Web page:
BUG #16309: Postgres's ISO 8601 date output is not compliant

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BUG #16309: Postgres's ISO 8601 date output is not compliant

apt.postgresql.org Repository Update
The following bug has been logged on the website:

Bug reference:      16309
Logged by:          Charlie Hayes
Email address:      [hidden email]
PostgreSQL version: 11.6
Operating system:   docker
Description:        

Per Postgres's own documentation, ISO 8601 date output is NOT compliant
(Despite what the style name suggests):
https://www.postgresql.org/docs/12/datatype-datetime.html#DATATYPE-DATETIME-OUTPUT

The existing "Style Specification" name should be changed to something other
than ISO since it is NOT ISO compliant.

If the output from postgres cannot be parsed by a strictly ISO 8601 parser,
than it should not be considered an ISO 8601 string.

A new style should be create that is actually ISO compliant.

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Re: BUG #16309: Postgres's ISO 8601 date output is not compliant

David G Johnston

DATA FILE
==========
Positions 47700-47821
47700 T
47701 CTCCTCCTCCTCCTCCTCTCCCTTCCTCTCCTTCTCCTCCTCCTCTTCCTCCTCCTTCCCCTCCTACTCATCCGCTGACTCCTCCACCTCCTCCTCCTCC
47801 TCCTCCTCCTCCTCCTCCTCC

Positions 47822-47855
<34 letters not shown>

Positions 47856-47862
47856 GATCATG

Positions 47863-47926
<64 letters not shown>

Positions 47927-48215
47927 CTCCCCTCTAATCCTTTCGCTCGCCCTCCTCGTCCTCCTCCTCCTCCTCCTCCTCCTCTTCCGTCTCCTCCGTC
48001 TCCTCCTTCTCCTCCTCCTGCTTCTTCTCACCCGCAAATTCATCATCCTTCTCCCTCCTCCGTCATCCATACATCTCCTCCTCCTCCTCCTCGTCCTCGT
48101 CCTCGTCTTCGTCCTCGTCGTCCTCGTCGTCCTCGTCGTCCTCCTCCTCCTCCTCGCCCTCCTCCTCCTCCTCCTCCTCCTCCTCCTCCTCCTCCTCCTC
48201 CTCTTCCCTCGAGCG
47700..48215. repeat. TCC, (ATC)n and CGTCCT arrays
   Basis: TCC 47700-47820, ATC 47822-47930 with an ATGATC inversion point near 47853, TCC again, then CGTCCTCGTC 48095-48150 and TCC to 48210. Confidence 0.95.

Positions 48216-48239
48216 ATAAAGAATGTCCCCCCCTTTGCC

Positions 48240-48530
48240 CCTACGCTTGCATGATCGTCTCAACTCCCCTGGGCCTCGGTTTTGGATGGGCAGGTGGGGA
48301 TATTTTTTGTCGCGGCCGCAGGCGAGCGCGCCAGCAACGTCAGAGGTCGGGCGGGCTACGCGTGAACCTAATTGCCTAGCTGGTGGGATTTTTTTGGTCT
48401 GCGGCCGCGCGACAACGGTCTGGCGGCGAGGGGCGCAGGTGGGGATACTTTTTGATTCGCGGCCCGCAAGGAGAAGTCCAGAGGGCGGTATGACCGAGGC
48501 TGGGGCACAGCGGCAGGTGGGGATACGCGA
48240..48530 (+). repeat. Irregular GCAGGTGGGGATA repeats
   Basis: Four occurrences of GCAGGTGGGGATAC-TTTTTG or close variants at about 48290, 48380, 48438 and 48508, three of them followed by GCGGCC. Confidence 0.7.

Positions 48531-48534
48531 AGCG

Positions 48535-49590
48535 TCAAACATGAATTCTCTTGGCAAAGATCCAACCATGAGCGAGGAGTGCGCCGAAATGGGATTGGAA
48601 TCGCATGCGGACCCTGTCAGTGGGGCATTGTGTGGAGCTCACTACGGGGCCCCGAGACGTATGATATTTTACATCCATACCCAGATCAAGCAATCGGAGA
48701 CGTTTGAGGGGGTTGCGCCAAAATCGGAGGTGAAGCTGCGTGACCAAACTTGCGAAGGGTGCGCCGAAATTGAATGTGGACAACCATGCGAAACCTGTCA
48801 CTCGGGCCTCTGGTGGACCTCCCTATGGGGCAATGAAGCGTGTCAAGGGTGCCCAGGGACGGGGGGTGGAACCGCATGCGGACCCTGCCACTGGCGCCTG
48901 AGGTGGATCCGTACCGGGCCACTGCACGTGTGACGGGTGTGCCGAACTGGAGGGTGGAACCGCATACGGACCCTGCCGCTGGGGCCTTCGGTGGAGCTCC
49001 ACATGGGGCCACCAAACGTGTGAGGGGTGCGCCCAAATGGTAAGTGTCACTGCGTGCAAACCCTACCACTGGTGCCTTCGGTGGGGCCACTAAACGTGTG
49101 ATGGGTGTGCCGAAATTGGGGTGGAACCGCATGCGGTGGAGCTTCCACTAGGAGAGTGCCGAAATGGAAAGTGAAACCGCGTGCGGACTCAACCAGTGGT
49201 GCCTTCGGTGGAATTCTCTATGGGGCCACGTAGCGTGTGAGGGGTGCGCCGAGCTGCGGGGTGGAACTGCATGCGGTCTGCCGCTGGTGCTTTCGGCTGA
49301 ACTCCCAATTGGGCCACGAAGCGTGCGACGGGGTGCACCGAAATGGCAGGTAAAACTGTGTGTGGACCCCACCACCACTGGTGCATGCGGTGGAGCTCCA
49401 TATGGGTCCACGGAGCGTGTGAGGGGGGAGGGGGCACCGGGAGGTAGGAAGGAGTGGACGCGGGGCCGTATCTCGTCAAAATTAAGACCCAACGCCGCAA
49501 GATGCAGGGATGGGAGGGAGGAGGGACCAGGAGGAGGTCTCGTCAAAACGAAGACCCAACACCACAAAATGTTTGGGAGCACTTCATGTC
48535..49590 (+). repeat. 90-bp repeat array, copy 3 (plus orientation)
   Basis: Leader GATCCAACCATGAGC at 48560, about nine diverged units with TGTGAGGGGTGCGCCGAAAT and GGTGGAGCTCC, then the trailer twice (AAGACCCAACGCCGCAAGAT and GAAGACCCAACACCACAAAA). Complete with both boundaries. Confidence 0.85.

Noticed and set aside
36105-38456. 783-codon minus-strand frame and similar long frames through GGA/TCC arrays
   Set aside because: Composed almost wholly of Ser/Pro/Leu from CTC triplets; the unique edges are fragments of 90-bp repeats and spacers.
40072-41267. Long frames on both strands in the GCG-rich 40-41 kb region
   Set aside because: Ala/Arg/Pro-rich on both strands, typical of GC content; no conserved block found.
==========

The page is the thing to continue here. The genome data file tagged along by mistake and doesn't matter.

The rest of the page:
On Friday, March 20, 2020, PG Bug reporting form <[hidden email]> wrote:
The following bug has been logged on the website:

Bug reference:      16309
Logged by:          Charlie Hayes
Email address:      [hidden email]
PostgreSQL version: 11.6
Operating system:   docker
Description:       

Per Postgres's own documentation, ISO 8601 date output is NOT compliant
(Despite what the style name suggests):
https://www.postgresql.org/docs/12/datatype-datetime.html#DATATYPE-DATETIME-OUTPUT

The existing "Style Specification" name should be changed to something other
than ISO since it is NOT ISO compliant.

Not going to happen.  The value in the column is the literal value to assign to the DateStyle GUC.

If the output from postgres cannot be parsed by a strictly ISO 8601 parser,
than it should not be considered an ISO 8601 string.

Fair point but its close enough for data interchange purposes.  We, like most systems, are prepared to handle values with and without the “T”.
 
A new style should be create that is actually ISO compliant.

Doesn't seem worthwhile. We conform to RFC3339 for our output and while we are stuck with a problematic name there is little apparent demand for including a strict ISO 8901 format output option since RFC3339 provides sufficient interoperability.  And there is an unideal but doable alternative via to_char().

David J.